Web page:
Delta State monarchs ask government to declare state of emergency on federal roads
Retirees advocate civil service college in state to reposition labour
Traditional rulers in Delta State have urged the Federal Government to declare a state of emergency on federal roads traversing the three senatorial districts of the state, describing the roads as death-traps.
The monarchs, in their resolution after a meeting in Asaba yesterday, the state capital, made specific reference to the Benin-Asaba highway, insisting that federal roads in the state are in dire need of repairs before more lives are lost.
Also, while expressing concern over the worsening state of insecurity in the country, the monarchs implored the Federal Government to “conclude action on the establishment of state police as a necessary measure to advance security in all parts of Nigeria.”
Meanwhile, the Obi of Abavo in Ika South Local Council of the state, Uche Irenuma II, has raised the alarm over alleged plots by some unnamed politicians in Ika to divert monthly funds meant for youths’ empowerment.
Obi Irenuma, in a letter to the state Chairman of the Traditional Rulers’ Council, Obi (Dr.) Emmanuel Efeizomor, expressed fears that the funds, released by Delta State Oil Producing Area Development Commission (DESOPADEC) to oil-bearing ethnic nationalities to assist youths improve their businesses, might not get to the end-users as intended by DESOPADEC.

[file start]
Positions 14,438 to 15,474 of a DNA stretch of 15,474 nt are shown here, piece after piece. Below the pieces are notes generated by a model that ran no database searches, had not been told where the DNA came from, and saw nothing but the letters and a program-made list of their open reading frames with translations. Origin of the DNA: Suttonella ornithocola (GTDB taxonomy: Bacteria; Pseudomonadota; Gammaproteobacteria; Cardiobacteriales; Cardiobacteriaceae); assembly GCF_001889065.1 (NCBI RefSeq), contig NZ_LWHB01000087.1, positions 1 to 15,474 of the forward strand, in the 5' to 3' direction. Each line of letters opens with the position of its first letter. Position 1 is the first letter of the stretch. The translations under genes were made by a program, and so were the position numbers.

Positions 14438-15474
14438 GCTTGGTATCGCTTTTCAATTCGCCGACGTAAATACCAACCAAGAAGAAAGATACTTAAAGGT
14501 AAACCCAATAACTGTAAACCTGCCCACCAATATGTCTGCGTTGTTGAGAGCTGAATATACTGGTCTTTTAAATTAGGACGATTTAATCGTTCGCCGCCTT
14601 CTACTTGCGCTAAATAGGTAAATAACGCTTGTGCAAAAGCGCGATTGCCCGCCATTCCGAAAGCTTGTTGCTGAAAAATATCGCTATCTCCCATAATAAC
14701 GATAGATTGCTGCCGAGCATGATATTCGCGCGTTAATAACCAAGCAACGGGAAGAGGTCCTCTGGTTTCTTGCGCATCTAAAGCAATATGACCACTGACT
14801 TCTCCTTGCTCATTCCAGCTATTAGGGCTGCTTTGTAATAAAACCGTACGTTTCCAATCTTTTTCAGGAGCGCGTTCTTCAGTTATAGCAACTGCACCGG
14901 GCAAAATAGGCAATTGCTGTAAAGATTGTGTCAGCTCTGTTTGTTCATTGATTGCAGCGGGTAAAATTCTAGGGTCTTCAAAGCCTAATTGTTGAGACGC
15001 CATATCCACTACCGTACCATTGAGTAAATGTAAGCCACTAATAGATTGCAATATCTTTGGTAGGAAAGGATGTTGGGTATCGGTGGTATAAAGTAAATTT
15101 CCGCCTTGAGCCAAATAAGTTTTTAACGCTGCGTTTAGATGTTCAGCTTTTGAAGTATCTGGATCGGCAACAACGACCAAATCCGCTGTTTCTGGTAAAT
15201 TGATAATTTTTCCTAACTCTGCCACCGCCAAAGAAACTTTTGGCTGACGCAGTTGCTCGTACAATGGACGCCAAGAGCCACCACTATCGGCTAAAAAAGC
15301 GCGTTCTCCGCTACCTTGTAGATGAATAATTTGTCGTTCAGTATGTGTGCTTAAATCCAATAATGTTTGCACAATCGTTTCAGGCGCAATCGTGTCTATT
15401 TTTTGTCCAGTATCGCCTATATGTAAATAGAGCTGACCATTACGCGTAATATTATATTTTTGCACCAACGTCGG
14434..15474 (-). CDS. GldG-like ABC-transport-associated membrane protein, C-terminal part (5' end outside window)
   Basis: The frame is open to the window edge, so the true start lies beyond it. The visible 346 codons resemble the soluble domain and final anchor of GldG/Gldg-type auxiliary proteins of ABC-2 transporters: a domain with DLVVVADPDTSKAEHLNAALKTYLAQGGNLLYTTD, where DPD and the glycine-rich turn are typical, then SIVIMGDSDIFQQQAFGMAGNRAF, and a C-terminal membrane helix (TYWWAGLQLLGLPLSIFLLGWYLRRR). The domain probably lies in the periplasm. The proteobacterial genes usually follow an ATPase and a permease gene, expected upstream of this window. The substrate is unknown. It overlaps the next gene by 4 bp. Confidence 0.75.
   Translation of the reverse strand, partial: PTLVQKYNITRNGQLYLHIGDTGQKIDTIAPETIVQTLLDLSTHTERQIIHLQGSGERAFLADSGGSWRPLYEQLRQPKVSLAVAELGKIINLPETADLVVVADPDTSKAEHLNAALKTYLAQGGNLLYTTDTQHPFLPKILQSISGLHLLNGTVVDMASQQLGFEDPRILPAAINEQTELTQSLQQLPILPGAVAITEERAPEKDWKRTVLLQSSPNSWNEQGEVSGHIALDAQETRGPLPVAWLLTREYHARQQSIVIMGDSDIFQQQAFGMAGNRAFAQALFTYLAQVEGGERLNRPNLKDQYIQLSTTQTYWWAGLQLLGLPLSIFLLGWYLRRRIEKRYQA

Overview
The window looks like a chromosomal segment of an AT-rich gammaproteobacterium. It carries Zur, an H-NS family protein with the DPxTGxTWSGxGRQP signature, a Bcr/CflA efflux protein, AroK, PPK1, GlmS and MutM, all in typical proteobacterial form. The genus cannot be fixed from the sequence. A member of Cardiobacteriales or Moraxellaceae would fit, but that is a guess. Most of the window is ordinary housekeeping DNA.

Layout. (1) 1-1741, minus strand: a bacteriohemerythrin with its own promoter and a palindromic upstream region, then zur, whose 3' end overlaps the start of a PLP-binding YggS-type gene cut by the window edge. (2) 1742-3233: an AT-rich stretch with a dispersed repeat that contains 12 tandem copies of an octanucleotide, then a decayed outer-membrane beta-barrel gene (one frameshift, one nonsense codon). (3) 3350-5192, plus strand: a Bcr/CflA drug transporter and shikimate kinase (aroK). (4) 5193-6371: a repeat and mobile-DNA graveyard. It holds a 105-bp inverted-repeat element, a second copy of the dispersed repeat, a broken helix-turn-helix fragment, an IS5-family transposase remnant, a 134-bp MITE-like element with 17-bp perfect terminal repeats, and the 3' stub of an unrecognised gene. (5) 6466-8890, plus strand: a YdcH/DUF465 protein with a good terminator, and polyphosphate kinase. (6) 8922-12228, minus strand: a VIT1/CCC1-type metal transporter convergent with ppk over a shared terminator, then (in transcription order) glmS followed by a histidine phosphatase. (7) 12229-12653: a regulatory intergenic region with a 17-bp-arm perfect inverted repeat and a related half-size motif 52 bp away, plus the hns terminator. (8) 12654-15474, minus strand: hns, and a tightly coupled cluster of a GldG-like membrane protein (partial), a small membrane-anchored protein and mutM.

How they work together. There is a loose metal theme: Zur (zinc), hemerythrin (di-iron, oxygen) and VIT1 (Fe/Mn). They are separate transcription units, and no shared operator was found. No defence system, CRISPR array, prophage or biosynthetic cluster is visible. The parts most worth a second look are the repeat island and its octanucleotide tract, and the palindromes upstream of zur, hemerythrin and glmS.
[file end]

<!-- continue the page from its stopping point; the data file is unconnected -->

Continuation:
He appealed to Efeizomor, who is the Obi of Owa Kingdom, to wade in and stop the alleged planned diversion of the funds.
However, the Delta monarchs have condemned, in strong terms, the killings of Nigerians and other foreign nationals in South Africa and urged the Federal Government to take urgent steps to stop the attacks.
In another development, the Association of Retired Heads of Service and Permanent Secretaries (ASORHOPS), Delta State Chapter, has advocated the establishment of a civil service college in the state to revitalise and reposition Delta State workforce for better service delivery.
The retirees backed the periodic staff audit aimed at cleaning up the payroll and removing dead woods from the service.
Chairman of the association in the state, Mr. Okey Ofili, some of the recommendations would require passage of laws to introduce best practices in the processes and procedures of the state civil service.
Okowa thanked them for their concern on the repositioning of the service, and urged them to support the mentoring of civil servants for effective delivery, saying: “It is necessary for the senior citizens to be involved in mentoring of persons still in service because they would not like to see the collapse of civil service in the state.
“No one leaves a place and watches it collapse. If these classes of people are involved in training and mentorship, we will have a better system. It is my prayer that this partnership that has been started will continue to grow.”
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